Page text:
Mexican nun Guadalupe García Zavala (1878-1963), Colombian Laura Montoya y Upegui (1874-1949) and 800 Italian martyrs killed in 1480 in Otranto have become the first saints to be canonized by Pope Francis I.
During the ceremony on Sunday, which had been previously announced by Pope Benedict XVI before he surprised the world by resigning, the new pontiff called for an end to drug violence in Mexico and asked “the beloved sons of Colombia to continue to work toward peace and equal justice” for their country.
Colombian President Juan Manuel Santos headed his country’s delegation to the Vatican for the ceremony. The Mexican delegation was headed by Roberto Herrera, the assistant secretary general for religious affairs.
Mother Luptia was born in Zapopan in 1878 and was co-founder of the Servants of Saint Mary Margaret of the Poor. She was persecuted during the Cristero War (1926-1929) but nevertheless helped the wounded on both sides of the armed conflict, which pitted Catholic religious leaders against anti-Church forces, led by the atheist Mexican President Plutarco Elías Calles.
“Mother Luptia would get on her knees on the hospital floor as she tried to heal and clean the wounds of the injured and homeless,” recalled the pope.
She died in Guadalajara, Mexico at age 85. Today, the members of her order are spread out across the United States, Peru, Greece and Italy.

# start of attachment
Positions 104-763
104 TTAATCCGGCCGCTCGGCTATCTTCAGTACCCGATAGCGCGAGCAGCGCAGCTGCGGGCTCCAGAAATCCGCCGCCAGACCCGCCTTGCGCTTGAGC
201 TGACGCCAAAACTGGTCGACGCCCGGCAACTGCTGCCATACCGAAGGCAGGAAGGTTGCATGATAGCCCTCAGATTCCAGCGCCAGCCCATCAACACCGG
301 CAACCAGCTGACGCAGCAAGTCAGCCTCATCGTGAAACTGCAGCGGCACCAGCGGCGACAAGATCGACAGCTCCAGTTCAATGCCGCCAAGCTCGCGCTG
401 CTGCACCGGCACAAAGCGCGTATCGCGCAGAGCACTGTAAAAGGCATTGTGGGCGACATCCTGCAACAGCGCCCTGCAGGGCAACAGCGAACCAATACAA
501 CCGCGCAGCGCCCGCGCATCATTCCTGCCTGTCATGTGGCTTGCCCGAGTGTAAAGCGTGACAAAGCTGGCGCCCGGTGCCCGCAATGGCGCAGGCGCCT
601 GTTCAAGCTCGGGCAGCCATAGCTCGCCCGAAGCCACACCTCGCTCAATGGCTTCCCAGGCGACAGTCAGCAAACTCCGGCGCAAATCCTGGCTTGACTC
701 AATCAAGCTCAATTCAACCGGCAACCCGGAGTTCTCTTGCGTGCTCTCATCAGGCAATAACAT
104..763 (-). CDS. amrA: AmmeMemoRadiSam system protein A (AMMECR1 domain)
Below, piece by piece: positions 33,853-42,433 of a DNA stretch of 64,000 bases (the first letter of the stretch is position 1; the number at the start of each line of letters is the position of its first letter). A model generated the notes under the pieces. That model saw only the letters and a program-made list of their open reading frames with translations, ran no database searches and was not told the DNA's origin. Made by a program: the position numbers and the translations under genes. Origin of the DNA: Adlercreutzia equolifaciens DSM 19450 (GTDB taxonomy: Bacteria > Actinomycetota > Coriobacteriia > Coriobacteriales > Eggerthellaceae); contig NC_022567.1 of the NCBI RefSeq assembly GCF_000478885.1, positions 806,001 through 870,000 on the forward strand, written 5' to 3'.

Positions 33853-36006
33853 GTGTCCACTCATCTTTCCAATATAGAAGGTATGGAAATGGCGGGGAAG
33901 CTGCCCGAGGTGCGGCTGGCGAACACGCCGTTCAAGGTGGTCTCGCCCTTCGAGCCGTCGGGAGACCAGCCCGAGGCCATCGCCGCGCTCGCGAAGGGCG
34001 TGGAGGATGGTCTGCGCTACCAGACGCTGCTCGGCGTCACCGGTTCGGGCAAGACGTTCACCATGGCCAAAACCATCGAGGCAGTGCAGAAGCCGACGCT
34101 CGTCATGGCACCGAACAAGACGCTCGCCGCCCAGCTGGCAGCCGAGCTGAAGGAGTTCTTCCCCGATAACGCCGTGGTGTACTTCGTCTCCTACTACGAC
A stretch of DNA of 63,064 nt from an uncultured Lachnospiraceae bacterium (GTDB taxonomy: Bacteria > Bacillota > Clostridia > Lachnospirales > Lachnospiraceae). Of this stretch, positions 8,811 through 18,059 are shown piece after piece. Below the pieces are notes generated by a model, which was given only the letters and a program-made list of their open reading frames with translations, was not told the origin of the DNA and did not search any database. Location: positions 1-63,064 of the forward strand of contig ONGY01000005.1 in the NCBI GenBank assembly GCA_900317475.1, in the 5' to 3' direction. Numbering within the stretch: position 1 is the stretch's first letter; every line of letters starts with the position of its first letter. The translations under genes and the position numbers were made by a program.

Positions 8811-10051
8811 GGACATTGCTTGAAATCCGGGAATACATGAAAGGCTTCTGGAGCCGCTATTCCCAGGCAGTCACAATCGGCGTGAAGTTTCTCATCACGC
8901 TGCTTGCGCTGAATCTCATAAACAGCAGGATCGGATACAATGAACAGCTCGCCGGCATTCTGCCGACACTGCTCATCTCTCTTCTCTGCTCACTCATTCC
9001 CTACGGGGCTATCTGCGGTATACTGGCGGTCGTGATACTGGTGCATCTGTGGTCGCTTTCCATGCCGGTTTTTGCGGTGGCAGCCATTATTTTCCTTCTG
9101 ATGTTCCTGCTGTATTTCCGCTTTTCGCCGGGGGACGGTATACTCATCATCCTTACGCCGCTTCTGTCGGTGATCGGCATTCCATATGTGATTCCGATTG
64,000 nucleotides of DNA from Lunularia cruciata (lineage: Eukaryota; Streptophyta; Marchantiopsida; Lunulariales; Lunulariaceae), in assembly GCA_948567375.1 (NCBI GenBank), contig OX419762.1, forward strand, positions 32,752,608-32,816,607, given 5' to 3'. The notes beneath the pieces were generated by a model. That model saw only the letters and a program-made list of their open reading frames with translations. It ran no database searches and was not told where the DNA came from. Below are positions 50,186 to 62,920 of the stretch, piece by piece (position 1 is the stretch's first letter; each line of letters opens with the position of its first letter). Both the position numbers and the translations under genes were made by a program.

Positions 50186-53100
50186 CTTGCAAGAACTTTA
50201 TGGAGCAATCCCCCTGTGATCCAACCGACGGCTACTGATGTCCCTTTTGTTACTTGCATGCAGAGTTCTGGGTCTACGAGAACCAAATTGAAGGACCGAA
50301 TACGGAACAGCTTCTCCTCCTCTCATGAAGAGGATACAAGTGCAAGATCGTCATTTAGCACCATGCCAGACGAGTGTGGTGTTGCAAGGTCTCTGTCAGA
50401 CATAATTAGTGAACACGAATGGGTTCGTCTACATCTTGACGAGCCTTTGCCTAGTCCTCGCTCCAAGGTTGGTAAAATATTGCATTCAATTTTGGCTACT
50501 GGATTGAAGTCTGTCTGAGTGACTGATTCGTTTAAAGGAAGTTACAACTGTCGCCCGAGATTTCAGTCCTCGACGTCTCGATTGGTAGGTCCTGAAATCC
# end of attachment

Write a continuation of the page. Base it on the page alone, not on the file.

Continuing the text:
For her part, Laura Montoya was born in Jericó (Antioquia department) and was the founder of the Order of the Missionary Sisters of Immaculate Mary and Saint Catherine of Siena. She was a schoolteacher, writer and mystic, and a staunch defender of indigenous rights. According to the Vatican, Montoya performed a miracle when she cured an Antioquia physician, Carlos Restrepo, who was suffering from an incurable disease. Restrepo was present at Sunday's ceremony.
"Santa Laura Montoya is the first saint to be born in the beautiful nation of Colombia and showed us how to be generous to God,” the pope said.
Francis also referred to the 800 Italian martyrs who died during the Ottoman invasion in Otranto when they were decapitated for refusing to renounce their Catholic faith. “Where did they find the strength to remain faithful?” he asked.